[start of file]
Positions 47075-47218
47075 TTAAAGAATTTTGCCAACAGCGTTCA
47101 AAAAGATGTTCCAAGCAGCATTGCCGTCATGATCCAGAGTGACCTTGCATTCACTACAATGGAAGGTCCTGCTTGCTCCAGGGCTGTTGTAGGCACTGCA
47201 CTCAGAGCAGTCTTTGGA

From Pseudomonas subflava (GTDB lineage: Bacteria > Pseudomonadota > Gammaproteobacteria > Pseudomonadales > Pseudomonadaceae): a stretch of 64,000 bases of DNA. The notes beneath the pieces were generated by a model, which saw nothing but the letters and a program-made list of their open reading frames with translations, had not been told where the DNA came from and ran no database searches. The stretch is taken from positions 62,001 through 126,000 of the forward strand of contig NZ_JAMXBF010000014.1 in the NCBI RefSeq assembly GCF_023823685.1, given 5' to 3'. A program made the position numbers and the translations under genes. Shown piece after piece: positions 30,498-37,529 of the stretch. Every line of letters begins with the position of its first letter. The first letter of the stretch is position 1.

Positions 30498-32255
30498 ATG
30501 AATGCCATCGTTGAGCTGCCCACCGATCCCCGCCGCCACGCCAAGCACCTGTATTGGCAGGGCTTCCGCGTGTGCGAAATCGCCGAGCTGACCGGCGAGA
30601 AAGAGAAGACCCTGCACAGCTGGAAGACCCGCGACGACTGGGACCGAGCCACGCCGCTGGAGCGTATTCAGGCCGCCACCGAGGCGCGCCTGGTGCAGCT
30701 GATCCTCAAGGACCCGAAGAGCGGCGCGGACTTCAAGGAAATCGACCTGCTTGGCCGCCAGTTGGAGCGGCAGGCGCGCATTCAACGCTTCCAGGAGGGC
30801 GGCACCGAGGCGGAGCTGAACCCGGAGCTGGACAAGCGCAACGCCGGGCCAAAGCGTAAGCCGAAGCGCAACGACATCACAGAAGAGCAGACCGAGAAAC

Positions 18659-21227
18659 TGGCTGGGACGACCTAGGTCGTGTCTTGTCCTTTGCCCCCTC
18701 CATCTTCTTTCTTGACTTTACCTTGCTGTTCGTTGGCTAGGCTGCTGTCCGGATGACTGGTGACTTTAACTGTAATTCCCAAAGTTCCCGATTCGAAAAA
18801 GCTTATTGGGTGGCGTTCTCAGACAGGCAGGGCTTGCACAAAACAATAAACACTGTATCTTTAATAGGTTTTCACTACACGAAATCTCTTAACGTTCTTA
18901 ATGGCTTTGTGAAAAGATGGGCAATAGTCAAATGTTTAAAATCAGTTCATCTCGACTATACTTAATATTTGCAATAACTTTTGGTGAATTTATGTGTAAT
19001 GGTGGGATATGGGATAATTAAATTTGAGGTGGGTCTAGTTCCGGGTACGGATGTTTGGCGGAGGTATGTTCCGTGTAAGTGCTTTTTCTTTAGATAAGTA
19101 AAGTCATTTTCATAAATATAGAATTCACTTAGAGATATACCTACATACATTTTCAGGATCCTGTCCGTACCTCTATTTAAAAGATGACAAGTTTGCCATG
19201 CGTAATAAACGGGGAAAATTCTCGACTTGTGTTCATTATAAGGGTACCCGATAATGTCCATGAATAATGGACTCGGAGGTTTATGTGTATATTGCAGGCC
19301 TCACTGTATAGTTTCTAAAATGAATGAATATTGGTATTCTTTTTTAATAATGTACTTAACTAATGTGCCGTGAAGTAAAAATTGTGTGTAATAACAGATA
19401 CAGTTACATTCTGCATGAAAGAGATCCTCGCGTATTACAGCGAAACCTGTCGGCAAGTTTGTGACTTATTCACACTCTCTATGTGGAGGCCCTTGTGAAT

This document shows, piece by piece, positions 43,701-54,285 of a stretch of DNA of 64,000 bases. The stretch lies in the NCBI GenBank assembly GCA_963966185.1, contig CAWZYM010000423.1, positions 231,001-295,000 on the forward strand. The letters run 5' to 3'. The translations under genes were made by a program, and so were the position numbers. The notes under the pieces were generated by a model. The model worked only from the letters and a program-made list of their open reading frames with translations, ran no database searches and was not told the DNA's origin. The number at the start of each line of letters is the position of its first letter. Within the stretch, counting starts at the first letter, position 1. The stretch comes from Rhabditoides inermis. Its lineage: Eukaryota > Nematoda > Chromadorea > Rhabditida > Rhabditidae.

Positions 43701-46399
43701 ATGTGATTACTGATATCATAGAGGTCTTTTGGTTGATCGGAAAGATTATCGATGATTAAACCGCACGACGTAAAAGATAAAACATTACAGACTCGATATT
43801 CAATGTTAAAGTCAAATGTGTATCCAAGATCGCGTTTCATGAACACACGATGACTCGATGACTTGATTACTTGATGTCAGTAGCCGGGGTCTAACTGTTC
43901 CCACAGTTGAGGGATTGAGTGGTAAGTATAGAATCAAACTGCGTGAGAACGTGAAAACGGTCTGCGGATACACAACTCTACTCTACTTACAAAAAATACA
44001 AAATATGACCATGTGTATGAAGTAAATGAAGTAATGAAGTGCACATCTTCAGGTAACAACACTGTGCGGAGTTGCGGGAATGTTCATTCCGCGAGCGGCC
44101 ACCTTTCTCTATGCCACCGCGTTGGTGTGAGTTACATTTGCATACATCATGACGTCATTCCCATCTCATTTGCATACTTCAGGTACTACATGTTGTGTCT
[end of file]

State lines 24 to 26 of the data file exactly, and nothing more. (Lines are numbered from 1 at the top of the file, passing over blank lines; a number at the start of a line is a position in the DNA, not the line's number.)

43701 ATGTGATTACTGATATCATAGAGGTCTTTTGGTTGATCGGAAAGATTATCGATGATTAAACCGCACGACGTAAAAGATAAAACATTACAGACTCGATATT
43801 CAATGTTAAAGTCAAATGTGTATCCAAGATCGCGTTTCATGAACACACGATGACTCGATGACTTGATTACTTGATGTCAGTAGCCGGGGTCTAACTGTTC
43901 CCACAGTTGAGGGATTGAGTGGTAAGTATAGAATCAAACTGCGTGAGAACGTGAAAACGGTCTGCGGATACACAACTCTACTCTACTTACAAAAAATACA